Not only is it important to wear a helmet for your own safety, but it can also help you if you’re injured in an accident. If you’re ever involved in a car accident, the fact that you were wearing a helmet could be used as evidence of your mitigating circumstances when pursuing compensation for damages or medical bills. [2]

Comparative Negligence and Motorcycle Accidents

When it comes to motorcycle accidents in Arizona, the law takes into account a concept called comparative negligence. This means that each party involved in an accident is assigned a degree of fault based on their actions and how they contributed to the accident. For example, if one driver ran a stop sign while another was speeding, both drivers may be considered partially at fault for the accident.

In this situation, if a motorcyclist is found to be partially responsible for an accident, their damages may be reduced by the amount that they are deemed to be at fault. This can significantly reduce the amount of compensation they are entitled to receive from other parties involved in the accident. [2]

Not Wearing a Helmet and Claiming Compensation

If you are injured while riding a motorcycle without a helmet, you may be able to claim compensation if the accident was someone else’s fault. However, your ability to make a successful claim can be significantly reduced if it is proven that not wearing a helmet played a part in causing or contributing to the level of your injuries.

It is important to be aware of this if you are considering not wearing a helmet while riding in Arizona. The state laws may not require you to wear a helmet, but they do make it clear that failing to wear one can have consequences if an accident occurs and results in injury or death. [1]

Do Motorcycle Helmets Save Lives?

Motorcycle riders who wear helmets are far less likely to suffer a fatal head injury than those who don’t. That’s why many states have helmet laws that require motorcyclists to wear them, and some even require passengers to use them as well. [1]

Do Motorcycle Helmets Save Lives?

Reasons to Always Wear a Helmet

No matter where you live, it is always a good idea to wear a helmet when riding a bike. Even if there is no law in your state requiring helmet use, wearing a helmet can help protect you from serious injury and even death. Here are some reasons why you should always wear a helmet:

  • Safety: Helmets protect the head and brain from injuries resulting from falls, collisions, or other accidents. Wearing a helmet greatly reduces your risk of a serious or fatal injury while riding a bike.
  • Comfort: Bicycle helmets are designed to be comfortable and lightweight so you can wear them without discomfort.
  • Visibility: Many helmets have reflective surfaces that help make you more visible to drivers and other cyclists when riding at night.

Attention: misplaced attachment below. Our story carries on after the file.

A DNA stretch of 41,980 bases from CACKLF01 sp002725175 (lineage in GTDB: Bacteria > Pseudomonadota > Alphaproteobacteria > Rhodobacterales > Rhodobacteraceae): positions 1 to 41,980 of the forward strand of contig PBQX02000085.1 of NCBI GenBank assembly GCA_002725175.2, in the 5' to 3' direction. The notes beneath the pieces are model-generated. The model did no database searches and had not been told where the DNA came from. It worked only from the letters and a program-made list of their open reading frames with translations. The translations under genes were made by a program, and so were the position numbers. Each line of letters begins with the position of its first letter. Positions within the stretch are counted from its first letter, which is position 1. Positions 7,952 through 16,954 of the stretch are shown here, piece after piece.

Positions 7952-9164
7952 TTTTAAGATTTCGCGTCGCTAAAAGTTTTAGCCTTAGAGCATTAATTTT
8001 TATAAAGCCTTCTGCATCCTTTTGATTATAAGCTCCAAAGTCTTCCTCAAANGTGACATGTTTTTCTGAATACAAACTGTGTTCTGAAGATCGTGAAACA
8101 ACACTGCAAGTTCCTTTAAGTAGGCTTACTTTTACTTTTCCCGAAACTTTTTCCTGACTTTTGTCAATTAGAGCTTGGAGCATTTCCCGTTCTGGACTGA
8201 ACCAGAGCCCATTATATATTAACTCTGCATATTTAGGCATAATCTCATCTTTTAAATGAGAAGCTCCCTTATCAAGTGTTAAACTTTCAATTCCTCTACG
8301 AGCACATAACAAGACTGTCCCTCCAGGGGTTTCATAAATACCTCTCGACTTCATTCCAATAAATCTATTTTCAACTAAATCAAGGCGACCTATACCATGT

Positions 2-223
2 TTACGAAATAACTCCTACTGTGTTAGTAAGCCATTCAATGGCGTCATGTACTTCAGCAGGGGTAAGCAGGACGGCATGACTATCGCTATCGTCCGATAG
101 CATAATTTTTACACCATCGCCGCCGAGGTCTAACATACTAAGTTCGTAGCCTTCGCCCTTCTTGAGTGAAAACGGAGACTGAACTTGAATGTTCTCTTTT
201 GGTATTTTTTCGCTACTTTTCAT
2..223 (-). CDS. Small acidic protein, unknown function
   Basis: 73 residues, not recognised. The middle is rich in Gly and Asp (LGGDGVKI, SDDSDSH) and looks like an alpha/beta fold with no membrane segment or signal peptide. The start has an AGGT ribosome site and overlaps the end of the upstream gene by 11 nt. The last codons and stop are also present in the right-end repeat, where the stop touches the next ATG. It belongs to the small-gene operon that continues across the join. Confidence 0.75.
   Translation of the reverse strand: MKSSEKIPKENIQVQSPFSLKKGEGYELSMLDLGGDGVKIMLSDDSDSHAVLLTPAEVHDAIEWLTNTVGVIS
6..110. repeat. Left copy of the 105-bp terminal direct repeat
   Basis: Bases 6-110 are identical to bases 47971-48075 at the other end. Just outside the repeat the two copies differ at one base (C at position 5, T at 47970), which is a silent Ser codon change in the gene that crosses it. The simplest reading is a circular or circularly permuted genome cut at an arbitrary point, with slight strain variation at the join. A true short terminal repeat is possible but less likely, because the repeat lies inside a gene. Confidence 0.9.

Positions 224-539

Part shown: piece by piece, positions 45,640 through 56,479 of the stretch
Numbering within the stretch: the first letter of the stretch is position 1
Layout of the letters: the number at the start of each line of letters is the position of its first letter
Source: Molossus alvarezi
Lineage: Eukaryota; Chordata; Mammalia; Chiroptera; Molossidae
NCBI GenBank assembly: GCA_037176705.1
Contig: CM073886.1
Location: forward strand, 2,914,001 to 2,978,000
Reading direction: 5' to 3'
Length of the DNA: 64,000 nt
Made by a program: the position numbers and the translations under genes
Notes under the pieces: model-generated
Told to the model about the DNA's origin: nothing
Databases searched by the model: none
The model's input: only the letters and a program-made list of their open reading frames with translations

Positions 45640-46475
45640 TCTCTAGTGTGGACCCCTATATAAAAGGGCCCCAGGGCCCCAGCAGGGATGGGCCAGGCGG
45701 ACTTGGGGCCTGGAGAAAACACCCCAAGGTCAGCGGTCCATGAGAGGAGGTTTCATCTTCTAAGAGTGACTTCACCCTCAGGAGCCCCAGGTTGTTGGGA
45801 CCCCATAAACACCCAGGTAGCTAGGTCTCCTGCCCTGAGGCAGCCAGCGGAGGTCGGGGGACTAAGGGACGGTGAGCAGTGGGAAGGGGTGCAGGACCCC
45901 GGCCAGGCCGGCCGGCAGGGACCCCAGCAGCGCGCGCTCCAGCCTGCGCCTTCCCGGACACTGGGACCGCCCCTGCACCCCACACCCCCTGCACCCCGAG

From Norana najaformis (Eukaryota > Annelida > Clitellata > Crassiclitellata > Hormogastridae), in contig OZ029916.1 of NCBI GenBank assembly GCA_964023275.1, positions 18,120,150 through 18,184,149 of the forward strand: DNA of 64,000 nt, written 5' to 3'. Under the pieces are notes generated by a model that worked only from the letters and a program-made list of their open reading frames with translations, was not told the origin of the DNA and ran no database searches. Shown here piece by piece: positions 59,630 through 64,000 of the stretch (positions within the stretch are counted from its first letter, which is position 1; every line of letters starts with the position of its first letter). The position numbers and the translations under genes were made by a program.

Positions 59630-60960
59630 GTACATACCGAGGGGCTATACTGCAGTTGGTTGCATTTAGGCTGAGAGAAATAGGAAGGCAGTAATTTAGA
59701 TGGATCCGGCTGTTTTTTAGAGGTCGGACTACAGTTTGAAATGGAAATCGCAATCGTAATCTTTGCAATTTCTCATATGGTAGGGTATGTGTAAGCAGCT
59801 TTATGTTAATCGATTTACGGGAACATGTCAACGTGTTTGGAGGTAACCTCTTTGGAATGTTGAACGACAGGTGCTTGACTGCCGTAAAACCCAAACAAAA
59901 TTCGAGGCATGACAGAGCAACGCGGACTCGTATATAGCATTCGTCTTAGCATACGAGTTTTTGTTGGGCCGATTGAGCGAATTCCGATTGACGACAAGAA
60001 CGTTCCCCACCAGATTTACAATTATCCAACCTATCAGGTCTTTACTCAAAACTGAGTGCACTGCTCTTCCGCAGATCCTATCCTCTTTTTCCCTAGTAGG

• Durability: Bicycle helmets are made from tough, durable materials which can withstand the wear and tear of biking. [1]

Enforcement of Arizona’s Helmet Law

In Arizona, the law requires that all riders wear helmets when on a motorcycle, moped, scooter or any other two-or three-wheeled motor vehicle. In addition, passengers under 18 years of age must also wear a helmet that meets the federal safety standards. The law is enforced by police officers and failure to comply can result in a fine and/or points on your driver’s license.

For safety reasons, it is important to always wear a helmet when riding any type of motor vehicle. Wearing a helmet can significantly decrease the risk of head or neck injuries in the event of an accident. [1]

What You Need to Know About Helmet Laws for Children

When it comes to riding a bicycle, skateboard, scooter or other wheeled device, it’s important for children (and adults) to protect their head and brain by wearing an approved helmet. In the state of Arizona, there are helmet laws that apply specifically to minors under the age of 18 that are designed to help protect them while they ride.

Under Arizona’s helmet law, minors under 18 must wear an approved bicycle helmet when riding, operating or riding as a passenger on a bicycle, tricycle, scooter or skateboard. If a minor is caught not wearing an approved helmet while riding these vehicles then the parent can be fined up to $50. [1]

Vehicles to Which the Motorcycle Helmet Laws Do Not Apply

In Arizona, you are not required to wear a helmet while operating the following vehicles:

  • Off-road motorcycles
  • Autocycles (3 wheeled motorcycles)
  • Mopeds

However, it is important to note that anyone under the age of 18 is required to wear a helmet while riding any type of motorcycle, including the ones listed above.

It is also important to remember that if you are riding a motorcycle in Arizona, regardless of your age, you are still required to have eye protection. This can be in the form of goggles or a face shield attached to your helmet. [1]

What Is The Difference Between Certified And Non-Certified Helmets?

A certified helmet is one that meets the standards set by the Department of Transportation (DOT). The DOT requires all helmets sold in the United States to meet certain criteria, including a minimum level of impact absorption and protection. A non-certified helmet lacks the same safety features and may not provide adequate protection when riding a motorcycle or bicycle. [3]

Who Is Liable In A Motorcycle Accident?

If you’ve been in a motorcycle accident, it’s important to consider all of your options for legal recourse. The first step is to understand who may bear liability for the accident.